“Common hand signals can be an ideal solution,” explains Raelyn Peterson, farm safety coordinator with Alberta Agriculture and Forestry, “especially when noise and distractions of moving livestock, hooking up farm implements or navigating an oversized load impede communication.”
She adds that the sheer distance between workers can lead to communication breakdowns when working on a farm. Equipment or machinery can make it impossible to hear someone, even if the other person is yelling.
“In cases like that, hand signals can get a message across and be an effective way to communicate.”
A series of standard hand signals, adopted by the American Society of Agricultural Engineers, are used for agricultural safety. The signals help everyone communicate in the same language, which can decrease the risk of injury.
Peterson uses the example of a husband and wife team who nearly had an incident on their farm due to lack of communication. It prompted an agreement between the two and their family to learn and implement the set of hand signals.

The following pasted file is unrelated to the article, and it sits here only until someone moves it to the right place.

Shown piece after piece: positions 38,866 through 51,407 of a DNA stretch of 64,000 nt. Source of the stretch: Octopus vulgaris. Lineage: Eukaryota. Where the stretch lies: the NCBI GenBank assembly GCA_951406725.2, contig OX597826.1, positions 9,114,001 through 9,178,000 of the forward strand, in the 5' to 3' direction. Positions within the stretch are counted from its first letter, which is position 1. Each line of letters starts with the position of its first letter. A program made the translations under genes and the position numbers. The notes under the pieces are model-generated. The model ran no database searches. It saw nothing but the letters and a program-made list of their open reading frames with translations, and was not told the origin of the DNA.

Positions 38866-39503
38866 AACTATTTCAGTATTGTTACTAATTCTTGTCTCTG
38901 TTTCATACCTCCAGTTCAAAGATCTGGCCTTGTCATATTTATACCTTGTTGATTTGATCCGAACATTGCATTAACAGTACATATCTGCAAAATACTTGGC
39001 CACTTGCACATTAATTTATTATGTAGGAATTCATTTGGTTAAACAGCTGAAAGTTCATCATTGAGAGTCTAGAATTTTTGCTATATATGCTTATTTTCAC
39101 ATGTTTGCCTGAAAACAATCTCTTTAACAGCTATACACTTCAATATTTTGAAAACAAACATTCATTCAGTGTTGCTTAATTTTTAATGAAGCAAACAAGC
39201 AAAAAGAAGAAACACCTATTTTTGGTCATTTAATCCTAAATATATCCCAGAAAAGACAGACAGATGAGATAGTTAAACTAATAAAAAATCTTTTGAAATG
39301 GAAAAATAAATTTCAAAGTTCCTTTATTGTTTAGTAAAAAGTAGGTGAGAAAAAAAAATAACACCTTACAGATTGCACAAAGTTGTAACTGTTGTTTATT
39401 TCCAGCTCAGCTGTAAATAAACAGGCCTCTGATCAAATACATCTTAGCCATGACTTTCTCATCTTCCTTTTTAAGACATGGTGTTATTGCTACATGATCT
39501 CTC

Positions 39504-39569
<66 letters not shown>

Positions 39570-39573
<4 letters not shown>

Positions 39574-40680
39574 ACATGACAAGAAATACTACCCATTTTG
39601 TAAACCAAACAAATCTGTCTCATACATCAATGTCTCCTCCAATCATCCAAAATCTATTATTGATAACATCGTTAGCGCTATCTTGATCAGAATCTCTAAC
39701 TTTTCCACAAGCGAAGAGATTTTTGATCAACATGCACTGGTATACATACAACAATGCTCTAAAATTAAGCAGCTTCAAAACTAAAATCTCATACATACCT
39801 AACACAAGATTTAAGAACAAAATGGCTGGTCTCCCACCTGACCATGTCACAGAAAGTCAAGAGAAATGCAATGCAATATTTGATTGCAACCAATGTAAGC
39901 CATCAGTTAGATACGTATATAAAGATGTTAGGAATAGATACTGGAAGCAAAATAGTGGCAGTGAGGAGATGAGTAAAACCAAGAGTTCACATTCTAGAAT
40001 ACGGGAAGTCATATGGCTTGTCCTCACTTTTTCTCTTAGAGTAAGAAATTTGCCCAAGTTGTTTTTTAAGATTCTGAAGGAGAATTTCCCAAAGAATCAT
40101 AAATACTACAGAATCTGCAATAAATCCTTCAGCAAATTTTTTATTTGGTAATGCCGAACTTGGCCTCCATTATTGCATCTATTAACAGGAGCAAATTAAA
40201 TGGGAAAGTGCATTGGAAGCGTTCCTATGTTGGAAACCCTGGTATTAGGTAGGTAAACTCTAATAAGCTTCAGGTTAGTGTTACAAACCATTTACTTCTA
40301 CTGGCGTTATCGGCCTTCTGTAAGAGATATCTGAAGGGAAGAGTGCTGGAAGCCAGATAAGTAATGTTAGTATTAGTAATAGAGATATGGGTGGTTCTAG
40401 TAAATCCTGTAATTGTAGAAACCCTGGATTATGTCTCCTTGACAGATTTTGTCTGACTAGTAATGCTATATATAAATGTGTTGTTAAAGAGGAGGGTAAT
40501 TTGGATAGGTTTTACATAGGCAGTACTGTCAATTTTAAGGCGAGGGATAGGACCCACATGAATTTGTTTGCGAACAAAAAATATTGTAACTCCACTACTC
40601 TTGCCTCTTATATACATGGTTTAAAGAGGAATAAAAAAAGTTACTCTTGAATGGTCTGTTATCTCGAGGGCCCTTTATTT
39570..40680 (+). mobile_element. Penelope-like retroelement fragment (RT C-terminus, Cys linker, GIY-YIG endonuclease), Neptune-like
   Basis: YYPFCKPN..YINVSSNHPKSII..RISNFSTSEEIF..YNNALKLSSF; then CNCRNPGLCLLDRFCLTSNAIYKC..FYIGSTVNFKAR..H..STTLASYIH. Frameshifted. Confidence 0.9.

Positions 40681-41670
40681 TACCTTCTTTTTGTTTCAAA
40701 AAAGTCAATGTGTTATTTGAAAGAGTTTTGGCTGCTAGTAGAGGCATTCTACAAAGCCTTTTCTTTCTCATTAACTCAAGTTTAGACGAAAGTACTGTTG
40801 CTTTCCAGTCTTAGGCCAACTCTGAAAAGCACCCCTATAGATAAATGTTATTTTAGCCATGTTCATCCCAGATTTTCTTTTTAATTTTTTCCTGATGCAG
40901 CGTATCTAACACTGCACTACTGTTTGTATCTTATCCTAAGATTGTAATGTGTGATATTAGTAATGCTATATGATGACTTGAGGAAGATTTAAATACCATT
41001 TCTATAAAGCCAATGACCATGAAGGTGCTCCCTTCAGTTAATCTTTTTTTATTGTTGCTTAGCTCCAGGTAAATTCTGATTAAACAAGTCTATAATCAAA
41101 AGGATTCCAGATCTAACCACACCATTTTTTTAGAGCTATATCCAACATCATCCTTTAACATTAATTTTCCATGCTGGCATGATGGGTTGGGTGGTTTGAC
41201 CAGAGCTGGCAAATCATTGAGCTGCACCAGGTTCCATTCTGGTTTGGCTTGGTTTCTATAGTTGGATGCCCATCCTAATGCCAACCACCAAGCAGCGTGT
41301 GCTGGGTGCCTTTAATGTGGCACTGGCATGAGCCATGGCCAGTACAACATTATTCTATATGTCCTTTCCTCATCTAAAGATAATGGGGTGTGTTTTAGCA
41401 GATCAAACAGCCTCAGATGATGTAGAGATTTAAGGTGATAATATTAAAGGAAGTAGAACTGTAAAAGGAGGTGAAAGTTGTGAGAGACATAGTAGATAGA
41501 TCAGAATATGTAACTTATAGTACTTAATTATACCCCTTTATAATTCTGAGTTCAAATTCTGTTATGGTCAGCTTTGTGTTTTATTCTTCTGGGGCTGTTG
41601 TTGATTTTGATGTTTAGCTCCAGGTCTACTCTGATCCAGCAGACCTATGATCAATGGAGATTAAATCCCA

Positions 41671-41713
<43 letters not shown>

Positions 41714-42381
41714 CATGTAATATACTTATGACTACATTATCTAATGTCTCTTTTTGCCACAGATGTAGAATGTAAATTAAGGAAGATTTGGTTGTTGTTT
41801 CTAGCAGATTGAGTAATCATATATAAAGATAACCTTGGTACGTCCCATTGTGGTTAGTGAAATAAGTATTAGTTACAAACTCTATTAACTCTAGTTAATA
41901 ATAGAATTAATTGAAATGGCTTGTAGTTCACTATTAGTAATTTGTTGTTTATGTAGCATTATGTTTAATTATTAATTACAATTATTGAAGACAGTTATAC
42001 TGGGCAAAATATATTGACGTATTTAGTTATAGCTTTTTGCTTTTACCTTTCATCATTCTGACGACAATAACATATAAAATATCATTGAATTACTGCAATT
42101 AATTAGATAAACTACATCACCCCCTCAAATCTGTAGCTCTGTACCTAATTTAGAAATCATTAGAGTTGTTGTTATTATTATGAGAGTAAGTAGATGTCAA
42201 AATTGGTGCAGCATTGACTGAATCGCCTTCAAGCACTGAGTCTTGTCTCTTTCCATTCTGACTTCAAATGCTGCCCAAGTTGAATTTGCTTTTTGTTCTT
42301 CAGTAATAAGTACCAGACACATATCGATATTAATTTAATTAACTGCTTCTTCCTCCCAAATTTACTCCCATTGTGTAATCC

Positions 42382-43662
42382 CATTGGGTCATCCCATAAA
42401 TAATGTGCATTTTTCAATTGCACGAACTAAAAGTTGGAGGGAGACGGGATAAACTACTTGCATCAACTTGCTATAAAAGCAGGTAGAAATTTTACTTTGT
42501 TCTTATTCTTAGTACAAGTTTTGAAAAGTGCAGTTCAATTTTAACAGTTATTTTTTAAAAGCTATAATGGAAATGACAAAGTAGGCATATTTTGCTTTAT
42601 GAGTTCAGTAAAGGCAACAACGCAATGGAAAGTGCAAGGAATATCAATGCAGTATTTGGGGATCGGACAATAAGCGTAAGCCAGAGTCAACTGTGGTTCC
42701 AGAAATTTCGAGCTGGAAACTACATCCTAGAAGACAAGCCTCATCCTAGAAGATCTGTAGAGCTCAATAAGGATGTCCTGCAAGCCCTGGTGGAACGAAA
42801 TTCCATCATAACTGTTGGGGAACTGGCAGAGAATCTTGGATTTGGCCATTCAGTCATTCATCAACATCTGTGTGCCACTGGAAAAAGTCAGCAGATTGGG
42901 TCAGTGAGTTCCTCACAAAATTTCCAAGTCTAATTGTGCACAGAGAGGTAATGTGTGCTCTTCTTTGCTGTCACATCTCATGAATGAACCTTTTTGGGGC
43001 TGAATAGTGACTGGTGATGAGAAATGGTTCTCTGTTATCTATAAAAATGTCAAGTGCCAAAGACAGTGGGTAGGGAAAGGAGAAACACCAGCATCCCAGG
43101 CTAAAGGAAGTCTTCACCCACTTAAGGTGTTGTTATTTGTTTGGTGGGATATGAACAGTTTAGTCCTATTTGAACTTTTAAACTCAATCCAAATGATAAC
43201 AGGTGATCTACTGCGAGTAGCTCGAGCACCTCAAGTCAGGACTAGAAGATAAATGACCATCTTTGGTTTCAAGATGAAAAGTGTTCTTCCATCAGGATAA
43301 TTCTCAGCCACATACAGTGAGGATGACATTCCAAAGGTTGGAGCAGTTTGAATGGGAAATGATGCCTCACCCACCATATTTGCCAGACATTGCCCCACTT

“Their frustration level reduced significantly because they made that commitment to learn the same language. Less frustration means a safer environment and higher productivity.”
Using hand signals not only saves time and prevents incidents, it can also reduce severity of injuries and lower the risk of accidental death. To be beneficial, the whole team of workers needs to know the hand signals. Farm owners and managers are encouraged to post the hand signals in a place where employees will see them every day.
“It would be a big safety step if all members of Alberta’s farm families, employees and farm visitors learn the standard hand signals and adopt them,” she adds. “It is important to train new employees about the safety features and practices used on the farm. That should include making sure all workers are familiar with and can use hand signals.”
Obtain a diagram of standard hand signals from the Farm safety display webpage.
To connect with the Alberta Farm Safety Program: